Dave's Corner: 5 Vintage Picks from Modern Amp Masters

Everybody loves finding a hidden gem at a great price, and maybe guitarists more so than most. There are few discoveries more exciting than that dusty old B- or C-list amp that you dig out from under a pile of junk in the corner of the pawn shop, plug into, and find yourself transported to tube-tone heaven. Who better to probe for also-ran vintage bargains than the makers of some of today’s finest “boutique” tube amps? I’ve discussed the subject with many of these guys over the years—particularly in the course of writing the original edition of The Guitar Amp Handbook and the forthcoming Updated & Expanded Edition—and these five tips are definitely worth conveying. While amps made by Fender, Vox, and Marshall in the ’50s and ’60s are often priced out of reach, most of these can be had for a fraction of the money, and might sound just as sublime with a little care and attention.


Early Valco Amps
Mark Sampson of Matchless/Star Amplifiers

The founder of Matchless, Mark Sampson currently builds hand-wired amps under his own Star brand. His tip points us to a range of Valco-made amps, which guitarists are discovering more and more in recent years. “Everybody’s overlooked the Valco amps, the Supro, Montgomery Ward, Sears Valco amps. Those amps, when they’re worked over, can sound really good. And that’s pretty much the problem; you have to know how to work them over, change pretty much every cap in the amp, and retube it.” Get them running right, though, Sampson asserts, and you’ve got some ferocious options for original tones.


Ampeg R-12R Reverberocket
Ken Fischer of Trainwreck

Although he passed away in 2006, Ken Fischer is still acknowledged by many as having been one of the true tube-amp gurus of our time. Put simply, Ken knew his stuff, had great ears, and had an amazing talent for ringing the Nth degree of tone and dynamics from an amp. Ken, formerly an Ampeg engineer, frequently pointed out that most early Ampeg amps were designed for jazz rather than rock’n’roll, but noted that “the R12-R Reverberocket that used 6V6 output tubes and all octals in the preamp—that was [Ampeg boss] Everette Hull’s one effort to make an amp a little bit more Fendery… That amp would be a great indie-rock machine. Ampeg made it for a short while and all the jazz guys were complaining, ‘What’s wrong with the new Reverberockets? They break up too early.’ So Everette Hull converted them back to 7591 [output tubes]. But if they had marketed them as a rock’n’roll amp they probably would have been very successful… They are great little amps. They are absolutely a better amp than an 18-watt Marshall, and those have been bringing in like $6,000.”


Silverface Fenders
Mark Baier of Victoria Amp Co.

Although his Victoria Amp Company is primarily known for its high-end reproductions of tweed Fender amp models, as well as several more original designs, Mark Baier’s bargain tip leans toward a later era. After also acknowledging the value to be had in old Ampeg and Valco amps, Baier says, “So for gems out there—silverface [late ’60s to late ’70s] Fenders. They don’t have to be blackface Fenders. The silverface Super Reverb might trade for $600–$800 or so, where the blackface will trade for $2,000–$2,500. They’re excellent amplifiers, they’re great for guys who want a reliable, great-sounding amp they can use professionally. There’s a gazillion of them out there, and if you’ve got the wherewithal to ‘blackface’ them [convert their circuits to early-mid ’60s specs]—which is debatable whether it’s really even worth doing or not—then you will get yourself a great amp.”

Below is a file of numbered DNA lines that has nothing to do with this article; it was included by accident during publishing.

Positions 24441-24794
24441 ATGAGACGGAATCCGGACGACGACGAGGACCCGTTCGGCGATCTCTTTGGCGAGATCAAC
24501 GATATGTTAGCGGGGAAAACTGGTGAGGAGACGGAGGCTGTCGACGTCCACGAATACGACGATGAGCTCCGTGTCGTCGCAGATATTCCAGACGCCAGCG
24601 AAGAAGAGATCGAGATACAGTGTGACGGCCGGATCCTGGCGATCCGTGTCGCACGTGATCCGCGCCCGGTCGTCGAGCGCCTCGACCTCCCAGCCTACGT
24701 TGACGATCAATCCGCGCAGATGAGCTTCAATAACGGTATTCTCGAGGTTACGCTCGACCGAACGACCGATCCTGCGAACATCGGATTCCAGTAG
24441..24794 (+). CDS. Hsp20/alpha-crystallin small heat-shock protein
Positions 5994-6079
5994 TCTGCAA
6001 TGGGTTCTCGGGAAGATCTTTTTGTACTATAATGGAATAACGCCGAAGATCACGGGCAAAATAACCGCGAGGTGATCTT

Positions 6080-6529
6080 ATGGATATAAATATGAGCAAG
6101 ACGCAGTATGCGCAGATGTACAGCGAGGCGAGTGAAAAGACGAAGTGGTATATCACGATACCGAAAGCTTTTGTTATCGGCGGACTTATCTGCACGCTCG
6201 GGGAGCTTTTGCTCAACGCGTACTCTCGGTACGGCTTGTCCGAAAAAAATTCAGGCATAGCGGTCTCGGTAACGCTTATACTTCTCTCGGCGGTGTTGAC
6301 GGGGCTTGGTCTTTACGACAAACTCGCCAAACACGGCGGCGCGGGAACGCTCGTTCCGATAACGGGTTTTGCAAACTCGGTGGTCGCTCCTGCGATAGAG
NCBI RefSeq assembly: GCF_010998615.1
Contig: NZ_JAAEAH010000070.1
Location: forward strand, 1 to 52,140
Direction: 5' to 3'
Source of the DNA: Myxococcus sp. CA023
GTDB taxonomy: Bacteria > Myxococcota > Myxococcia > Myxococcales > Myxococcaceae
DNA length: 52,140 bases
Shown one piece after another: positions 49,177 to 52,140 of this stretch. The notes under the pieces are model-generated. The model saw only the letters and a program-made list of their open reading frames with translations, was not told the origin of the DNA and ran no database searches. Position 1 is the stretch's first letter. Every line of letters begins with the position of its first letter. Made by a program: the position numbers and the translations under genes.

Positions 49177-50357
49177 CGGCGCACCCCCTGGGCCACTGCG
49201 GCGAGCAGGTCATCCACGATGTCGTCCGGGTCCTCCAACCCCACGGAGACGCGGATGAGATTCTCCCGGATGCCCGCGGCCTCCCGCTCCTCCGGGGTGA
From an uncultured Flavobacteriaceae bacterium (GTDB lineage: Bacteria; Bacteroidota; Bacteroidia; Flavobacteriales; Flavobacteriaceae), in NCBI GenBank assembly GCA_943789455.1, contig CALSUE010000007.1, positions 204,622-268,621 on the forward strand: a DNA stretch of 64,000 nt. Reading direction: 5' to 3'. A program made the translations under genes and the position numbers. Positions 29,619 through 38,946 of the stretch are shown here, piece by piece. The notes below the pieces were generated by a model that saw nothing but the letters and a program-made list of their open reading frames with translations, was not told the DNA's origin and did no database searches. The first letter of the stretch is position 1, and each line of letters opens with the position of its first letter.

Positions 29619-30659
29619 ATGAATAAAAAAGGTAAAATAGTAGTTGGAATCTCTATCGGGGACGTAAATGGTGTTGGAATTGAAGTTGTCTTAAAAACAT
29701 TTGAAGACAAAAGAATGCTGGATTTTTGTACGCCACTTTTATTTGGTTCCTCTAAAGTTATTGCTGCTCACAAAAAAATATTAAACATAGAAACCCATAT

Early ’50s Gibson GA-30
Mark Bartel of Tone King Amplifiers

In addition to their great midcentury-modern styling, Tone King amps are known for superb versatility and—yep—kingly tones, which often lean toward Fendery/American cleans on the rhythm channel and Marshall-meets-tweed on the lead channel. For his tip, though, Bartel dips back a little further to an older entrant from one of the biggest names in the American musical instrument scene. “Man, I love those old Gibson amps,” Bartel tells us. “There was one before the [GA-40] Les Paul Amp, the GA-30, with a couple of 6V6s and octal preamp tubes, field-coil speaker. It sounded like nothing I’ve heard.”


Traynor YBA-1 Bass Master
Victor Mason of Mojave Ampworks

Mojave Ampworks, the manufacturing side of Victor Mason’s amp business, grew out of years of reconditioning and selling vintage Marshalls under the Plexi Palace banner. As a result, Mojave amps pack a lot of Brit-based character, but with plenty of updates for today’s player, all done to top-spec hand-wired standards. When asked if he could recommend any hidden gems, Mason replied, “Yeah, Traynors. They’re great. I love them. In fact the little 50-watt chassis puts out about 100 watts. They have really good transformers, and they make a great little amp. I’ve picked them up and made them sound like a Marshall without doing too much to them.”

Some of these vintage bargains have already been discovered by players in the know, so prices are sometimes on the rise. But none will be anywhere near as expensive as a golden-age example from “the big three”, so keep your eyes peeled for your own hidden gem.


ABOUT THE AUTHOR: Dave Hunter is a writer and musician who has worked extensively in the USA and the UK. The author of The Guitar Amp Handbook, Guitar Effects Pedals, Guitar Amps & Effects For Dummies, The Gibson Les Paul and several other books, Dave is also a regular contributor to Guitar Player and Vintage Guitar magazines. See some of Dave's books on Reverb here.

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